Nudism and stampsFor some years (and for some price), Canada Post has allowed users to have their own picture on a stamp. This has led more than a few to think of sending in you know what sort of photo. GN is unaware of any such attempt's being successful. Indeed, in issue 15:4 is a tale of how Canada Post gave the snip to a naturist stamp. It's far easier to get past postal sensors than postal censors.
But hey, there's an alternative. In California, Blair Brumley and Claudia Kellersch created an address label with their picture on it. Why not? Why didn't we think of this one!
In late 2005, Blair and Claudia used this photo on seasonal cards and letters to twelve states, three provinces, Australia, and Germany, with no problem. Yes, the picture on the label is small. But for naked subversion, it's hard to beat the idea.
What if millions of North Americans "followed suit"?
Nudism and churchAn enterprising FCN member from the Bay of Quinte (ON) area sent us a clipping from the December 2005 edition of The United Church Observer. The person answering the question is David McKane, a minister in London (ON). He has done some good thinking! Here's the whole exchange:
Question: Does the United Church have a position on social nudism or social naturism? More and more people are enjoying this recreation and lifestyle.
Answer: We have no "official" position, except affirming the beauty of the human body. We do believe, after all, that the Word became flesh. The Federation of Canadian Naturists "seeks to encourage respect for oneself, others, and the environment." Nudity is but a part of their overall philosophy, and they claim to represent about nine percent of the population.
Some folks are very at ease in their own skin and some feel embarrassed. Some regard nudity as provocative, even sinful. Others regard nudity as deeply spiritual and freeing. I supposed it depends in part on whether you are in Miami or in Whitehorse.
Theologically there is occasion here for some wonderful discussion on the incarnation and the power of the human body to express both divinity and depravity.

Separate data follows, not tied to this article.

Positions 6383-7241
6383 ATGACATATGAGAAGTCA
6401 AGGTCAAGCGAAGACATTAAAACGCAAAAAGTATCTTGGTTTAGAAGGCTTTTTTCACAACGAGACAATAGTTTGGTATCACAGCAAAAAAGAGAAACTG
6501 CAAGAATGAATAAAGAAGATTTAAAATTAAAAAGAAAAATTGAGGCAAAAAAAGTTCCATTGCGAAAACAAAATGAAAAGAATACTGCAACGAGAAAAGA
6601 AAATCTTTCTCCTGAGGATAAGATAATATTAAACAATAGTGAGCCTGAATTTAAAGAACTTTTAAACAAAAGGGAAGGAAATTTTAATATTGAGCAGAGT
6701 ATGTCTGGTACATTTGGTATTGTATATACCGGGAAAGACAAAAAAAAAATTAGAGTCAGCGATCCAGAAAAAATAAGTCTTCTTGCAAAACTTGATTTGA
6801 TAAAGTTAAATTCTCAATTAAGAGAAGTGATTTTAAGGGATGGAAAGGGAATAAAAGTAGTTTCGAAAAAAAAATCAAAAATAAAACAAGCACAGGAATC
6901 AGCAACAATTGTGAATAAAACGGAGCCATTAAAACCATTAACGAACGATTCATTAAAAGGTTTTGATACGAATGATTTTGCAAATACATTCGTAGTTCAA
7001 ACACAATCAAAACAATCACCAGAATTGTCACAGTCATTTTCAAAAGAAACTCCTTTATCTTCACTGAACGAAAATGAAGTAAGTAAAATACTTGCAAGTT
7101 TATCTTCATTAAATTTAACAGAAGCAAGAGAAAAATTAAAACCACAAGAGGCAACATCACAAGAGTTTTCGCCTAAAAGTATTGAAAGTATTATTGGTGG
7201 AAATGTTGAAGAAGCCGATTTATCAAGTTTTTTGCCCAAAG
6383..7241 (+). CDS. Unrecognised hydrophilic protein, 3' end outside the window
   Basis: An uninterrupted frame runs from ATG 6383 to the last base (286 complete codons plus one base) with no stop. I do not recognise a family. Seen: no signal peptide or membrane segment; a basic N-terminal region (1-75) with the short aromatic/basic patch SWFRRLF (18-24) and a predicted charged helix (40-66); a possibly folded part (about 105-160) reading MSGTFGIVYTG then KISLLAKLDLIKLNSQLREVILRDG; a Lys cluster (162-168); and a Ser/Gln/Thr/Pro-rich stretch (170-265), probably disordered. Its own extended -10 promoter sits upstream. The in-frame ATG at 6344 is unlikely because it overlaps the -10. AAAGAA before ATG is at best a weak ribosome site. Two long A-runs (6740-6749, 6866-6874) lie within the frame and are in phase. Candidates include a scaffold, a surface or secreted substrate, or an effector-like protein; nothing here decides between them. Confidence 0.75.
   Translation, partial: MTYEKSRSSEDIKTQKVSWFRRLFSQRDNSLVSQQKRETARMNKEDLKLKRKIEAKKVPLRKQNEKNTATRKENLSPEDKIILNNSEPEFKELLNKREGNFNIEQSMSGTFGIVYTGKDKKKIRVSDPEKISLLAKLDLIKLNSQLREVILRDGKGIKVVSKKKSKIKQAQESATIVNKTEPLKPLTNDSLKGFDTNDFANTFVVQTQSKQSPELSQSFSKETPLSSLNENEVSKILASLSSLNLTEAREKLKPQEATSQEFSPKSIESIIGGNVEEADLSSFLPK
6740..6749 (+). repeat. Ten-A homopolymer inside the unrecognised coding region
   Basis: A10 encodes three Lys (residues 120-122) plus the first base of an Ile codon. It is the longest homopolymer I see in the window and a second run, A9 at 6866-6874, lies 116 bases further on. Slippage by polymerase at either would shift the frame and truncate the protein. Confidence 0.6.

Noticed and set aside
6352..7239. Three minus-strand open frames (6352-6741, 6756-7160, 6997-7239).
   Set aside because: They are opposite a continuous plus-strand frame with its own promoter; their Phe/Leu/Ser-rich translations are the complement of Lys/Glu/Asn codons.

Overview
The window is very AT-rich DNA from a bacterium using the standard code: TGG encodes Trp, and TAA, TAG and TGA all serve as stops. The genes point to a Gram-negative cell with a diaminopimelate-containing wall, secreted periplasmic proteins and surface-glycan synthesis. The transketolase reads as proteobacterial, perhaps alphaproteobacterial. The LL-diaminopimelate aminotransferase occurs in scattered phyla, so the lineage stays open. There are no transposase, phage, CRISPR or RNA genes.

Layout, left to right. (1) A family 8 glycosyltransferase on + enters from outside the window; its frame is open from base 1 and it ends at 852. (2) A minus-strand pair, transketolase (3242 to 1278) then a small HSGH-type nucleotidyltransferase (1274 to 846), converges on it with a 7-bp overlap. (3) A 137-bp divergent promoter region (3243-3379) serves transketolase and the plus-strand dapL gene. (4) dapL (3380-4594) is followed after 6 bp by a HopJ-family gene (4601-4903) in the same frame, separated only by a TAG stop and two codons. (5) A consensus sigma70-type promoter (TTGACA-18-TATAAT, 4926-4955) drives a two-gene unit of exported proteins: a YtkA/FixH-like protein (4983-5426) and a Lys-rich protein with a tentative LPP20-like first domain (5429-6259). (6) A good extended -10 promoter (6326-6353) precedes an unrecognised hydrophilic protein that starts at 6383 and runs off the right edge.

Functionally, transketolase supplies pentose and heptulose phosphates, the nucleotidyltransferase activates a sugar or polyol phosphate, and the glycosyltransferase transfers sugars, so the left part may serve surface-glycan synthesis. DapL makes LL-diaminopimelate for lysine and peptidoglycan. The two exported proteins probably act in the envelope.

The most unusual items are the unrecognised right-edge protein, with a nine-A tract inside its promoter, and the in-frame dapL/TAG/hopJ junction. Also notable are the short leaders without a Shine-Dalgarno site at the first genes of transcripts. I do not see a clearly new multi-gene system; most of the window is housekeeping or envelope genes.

Nudity and sexEarlier this year, an Egyptian cleric declared that nudity during sexual intercourse was forbidden. In fact, such a state of undress would annul a marriage.
Another expert disagreed. He argued that married couples could see each other naked but should not look at one other's genitals.
Obviously there are still new ways to proclaim the separation of nudity and sex.
Figuratively speakingNear San Diego is the city of Escondido. In Spanish it means hidden. In January, that's what disapproving residents thought should apply to an art gallery's portrait of a nude man by Robert Ferguson. One woman opined, " I want to protect my child." Another objector claimed, " It goes beyond just looking. It leads to sex before marriage. Homosexual acts. Why does he do naked men?"
The owner of the gallery worried about vandalism, so she had the offending painting moved from its second-storey window. But many calls and messages of support later, she returned it to its former spot.
Another local gallery owner thought that the controversy was "the best thing that could happen to the arts district, and a boon for local art business." Ferguson believes the controversy over his work exposes people's misunderstanding of art. And, we add, of nudity.
Exposing the new yearThe Taranaki Naturists Club, one of the smallest in New Zealand, hosted a national camp-out by the sea to begin 2006. That attracted about 120 naturists aged 4 to 80 from all over New Zealand and even from overseas. Events included a fancy dress dance (?) and a "bare bum bingo" (!)